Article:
Daily Brief

Daily Brief

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Summer slowdown in sight

Slower and quieter

The weekend's sporting excitement was not matched by activity in the foreign exchange market at the end of last week. From Thursday morning to today's open, the pound is on average unchanged against the other majors and has sportingly given up a cent to the NZ dollar.  

Economic data on Thursday and Friday were unexceptional and the various central bank speakers told investors little that they had not already guessed. Thursday's consumer price index data from the States were roughly in line with expectations, with headline inflation down from 1.8% to 1.6% and core inflation, excluding food and energy, up from 2.0% to 2.1%.  

The figures from China on Friday morning showed trade declining on both sides of the equation, with imports and exports falling in June. US tariffs had a dampening effect on exports while demand for imports was tempered by slowing domestic growth. That weakening growth was quantified by statistics this morning for the second quarter, which showed China's economy expanding at the slowest pace in at least 27 years. 

Guidance all round

The Federal Reserve's Jerome Powell and the Bank of England's Mark Carney and Gertjan Vlieghe all offered their visions of the future, with a greater or lesser degree of precision. Mr Powell focused on Fed policy, Mr Carney on financial stability and Mr Vlieghe on Brexit uncertainty. 

When Jay Powell made his second visit to Capitol Hill in as many days, he did little more than clarify his belief that "many of my colleagues on the FOMC have come to the view that a somewhat more accommodative monetary policy may be appropriate".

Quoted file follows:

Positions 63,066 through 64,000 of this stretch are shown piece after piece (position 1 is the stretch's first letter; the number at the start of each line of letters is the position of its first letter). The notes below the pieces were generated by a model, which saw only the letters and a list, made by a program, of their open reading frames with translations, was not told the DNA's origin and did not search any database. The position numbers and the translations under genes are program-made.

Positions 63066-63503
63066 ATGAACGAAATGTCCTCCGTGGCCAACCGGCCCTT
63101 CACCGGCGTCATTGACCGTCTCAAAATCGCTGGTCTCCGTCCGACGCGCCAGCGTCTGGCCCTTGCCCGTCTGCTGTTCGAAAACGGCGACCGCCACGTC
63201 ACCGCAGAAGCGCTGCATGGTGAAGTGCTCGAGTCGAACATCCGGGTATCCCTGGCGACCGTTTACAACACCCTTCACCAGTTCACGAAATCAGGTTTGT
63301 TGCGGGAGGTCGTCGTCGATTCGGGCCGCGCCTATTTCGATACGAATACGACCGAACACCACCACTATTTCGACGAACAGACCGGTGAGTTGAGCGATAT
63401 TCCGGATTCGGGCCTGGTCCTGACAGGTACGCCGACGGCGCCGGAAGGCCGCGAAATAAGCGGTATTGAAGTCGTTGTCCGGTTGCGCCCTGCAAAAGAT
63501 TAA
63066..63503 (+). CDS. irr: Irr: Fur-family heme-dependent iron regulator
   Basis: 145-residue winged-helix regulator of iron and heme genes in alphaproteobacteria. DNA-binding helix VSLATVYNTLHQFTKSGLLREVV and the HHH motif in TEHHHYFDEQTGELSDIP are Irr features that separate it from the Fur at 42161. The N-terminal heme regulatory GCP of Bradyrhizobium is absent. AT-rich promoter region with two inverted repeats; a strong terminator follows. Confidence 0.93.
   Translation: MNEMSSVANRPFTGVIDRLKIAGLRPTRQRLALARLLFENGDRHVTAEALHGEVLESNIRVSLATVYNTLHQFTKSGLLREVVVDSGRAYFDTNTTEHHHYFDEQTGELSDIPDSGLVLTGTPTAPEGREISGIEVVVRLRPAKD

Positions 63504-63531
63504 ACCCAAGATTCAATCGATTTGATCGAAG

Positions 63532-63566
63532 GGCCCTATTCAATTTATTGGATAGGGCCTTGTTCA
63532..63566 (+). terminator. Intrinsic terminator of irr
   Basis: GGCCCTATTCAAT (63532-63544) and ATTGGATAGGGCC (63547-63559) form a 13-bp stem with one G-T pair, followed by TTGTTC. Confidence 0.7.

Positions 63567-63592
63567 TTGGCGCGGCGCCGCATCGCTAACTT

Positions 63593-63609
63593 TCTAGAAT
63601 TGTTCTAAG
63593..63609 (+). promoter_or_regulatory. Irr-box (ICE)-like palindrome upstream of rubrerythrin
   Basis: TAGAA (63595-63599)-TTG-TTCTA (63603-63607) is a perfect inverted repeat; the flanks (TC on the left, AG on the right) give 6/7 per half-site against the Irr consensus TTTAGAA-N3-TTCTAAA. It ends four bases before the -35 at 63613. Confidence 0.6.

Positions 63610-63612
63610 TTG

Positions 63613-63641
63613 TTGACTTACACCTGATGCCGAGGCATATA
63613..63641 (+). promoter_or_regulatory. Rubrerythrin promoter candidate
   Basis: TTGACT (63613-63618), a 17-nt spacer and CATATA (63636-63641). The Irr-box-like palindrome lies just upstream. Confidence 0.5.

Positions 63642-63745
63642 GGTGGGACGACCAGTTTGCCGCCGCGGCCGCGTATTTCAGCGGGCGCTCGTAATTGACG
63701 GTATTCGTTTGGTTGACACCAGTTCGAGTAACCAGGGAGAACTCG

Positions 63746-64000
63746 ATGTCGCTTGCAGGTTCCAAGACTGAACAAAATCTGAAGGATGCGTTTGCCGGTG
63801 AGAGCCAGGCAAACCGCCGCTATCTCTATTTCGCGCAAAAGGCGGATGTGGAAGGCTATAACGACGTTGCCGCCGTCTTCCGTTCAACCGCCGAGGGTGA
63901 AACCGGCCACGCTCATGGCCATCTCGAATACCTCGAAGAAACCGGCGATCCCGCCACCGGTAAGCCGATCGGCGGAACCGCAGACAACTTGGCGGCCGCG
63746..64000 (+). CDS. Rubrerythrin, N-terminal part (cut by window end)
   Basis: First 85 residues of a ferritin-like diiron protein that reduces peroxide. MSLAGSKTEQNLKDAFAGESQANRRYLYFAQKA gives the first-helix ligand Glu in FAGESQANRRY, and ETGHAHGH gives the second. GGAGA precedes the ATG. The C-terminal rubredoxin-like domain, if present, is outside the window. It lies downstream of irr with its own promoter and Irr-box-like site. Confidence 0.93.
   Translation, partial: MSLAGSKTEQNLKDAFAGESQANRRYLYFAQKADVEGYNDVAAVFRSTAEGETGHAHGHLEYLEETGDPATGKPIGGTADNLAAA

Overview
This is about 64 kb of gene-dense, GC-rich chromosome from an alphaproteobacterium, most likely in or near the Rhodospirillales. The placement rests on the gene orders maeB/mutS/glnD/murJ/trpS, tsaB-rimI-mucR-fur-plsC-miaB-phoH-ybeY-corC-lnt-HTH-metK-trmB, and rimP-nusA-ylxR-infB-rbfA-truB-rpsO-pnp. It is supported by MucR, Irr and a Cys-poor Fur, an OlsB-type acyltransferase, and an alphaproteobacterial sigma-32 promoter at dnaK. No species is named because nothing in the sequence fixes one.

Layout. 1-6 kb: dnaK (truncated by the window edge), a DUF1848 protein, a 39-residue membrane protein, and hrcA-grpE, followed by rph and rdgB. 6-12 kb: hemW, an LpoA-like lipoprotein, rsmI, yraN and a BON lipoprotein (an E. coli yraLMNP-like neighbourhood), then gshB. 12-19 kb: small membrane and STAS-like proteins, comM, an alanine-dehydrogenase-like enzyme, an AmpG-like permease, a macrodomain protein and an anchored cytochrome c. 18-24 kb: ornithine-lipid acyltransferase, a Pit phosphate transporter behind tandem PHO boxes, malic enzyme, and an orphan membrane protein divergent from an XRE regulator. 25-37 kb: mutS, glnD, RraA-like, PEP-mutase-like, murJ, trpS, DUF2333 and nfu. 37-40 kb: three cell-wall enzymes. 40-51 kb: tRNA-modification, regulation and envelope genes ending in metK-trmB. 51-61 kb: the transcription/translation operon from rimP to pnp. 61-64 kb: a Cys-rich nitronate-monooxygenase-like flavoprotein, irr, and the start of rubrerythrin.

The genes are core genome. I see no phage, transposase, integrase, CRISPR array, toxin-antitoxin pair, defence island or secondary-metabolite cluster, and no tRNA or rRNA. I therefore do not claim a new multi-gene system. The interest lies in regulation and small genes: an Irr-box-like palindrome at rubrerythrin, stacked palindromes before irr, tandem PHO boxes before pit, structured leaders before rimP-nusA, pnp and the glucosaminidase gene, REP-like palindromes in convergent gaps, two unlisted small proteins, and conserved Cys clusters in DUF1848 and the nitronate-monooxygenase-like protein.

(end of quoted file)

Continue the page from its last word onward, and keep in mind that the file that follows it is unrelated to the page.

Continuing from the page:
Mark Carney, in his introduction to the Financial Stability Report, insisted optimistically that "The [banking] system would continue to serve UK households and businesses even if a worst-case disorderly Brexit occurred at the same time as a global slowdown triggered by a trade war". Gertjan Vlieghe considered a post-apocalyptic world in which Bank Rate would fall "towards the effective lower bound of close to 0% in the event of a no deal scenario".

Slim pickings

Today's ecostat agenda would fit easily onto a postage stamp, whatever one of those is. The next significant events do not come until tonight, with NZ inflation and the minutes of the Reserve Bank of Australia monetary policy meeting.

Alongside the Chinese GDP data this morning, there were figures for house prices (up by 10.3% in the year to June), retail sales (up by 9.8%) and industrial production (6.3% higher year-on-year). Rightmove's index of UK house prices saw them fall 0.2% in July, the first monthly drop this year.  

Yet to come today are Swiss producer and import prices, the New York Fed's Empire State manufacturing survey and New Zealand inflation for the second quarter. Analysts expect NZ consumer prices to have risen 0.3% between March and June, putting the headline rate of inflation at 1.7%, up from 1.5% three months ago.

GBP: Governor says banks strong and stable

GBP: Governor says banks strong and stable

NZD: Among the leaders

NZD: Among the leaders

USD: Inflation data mixed

USD: Inflation data mixed

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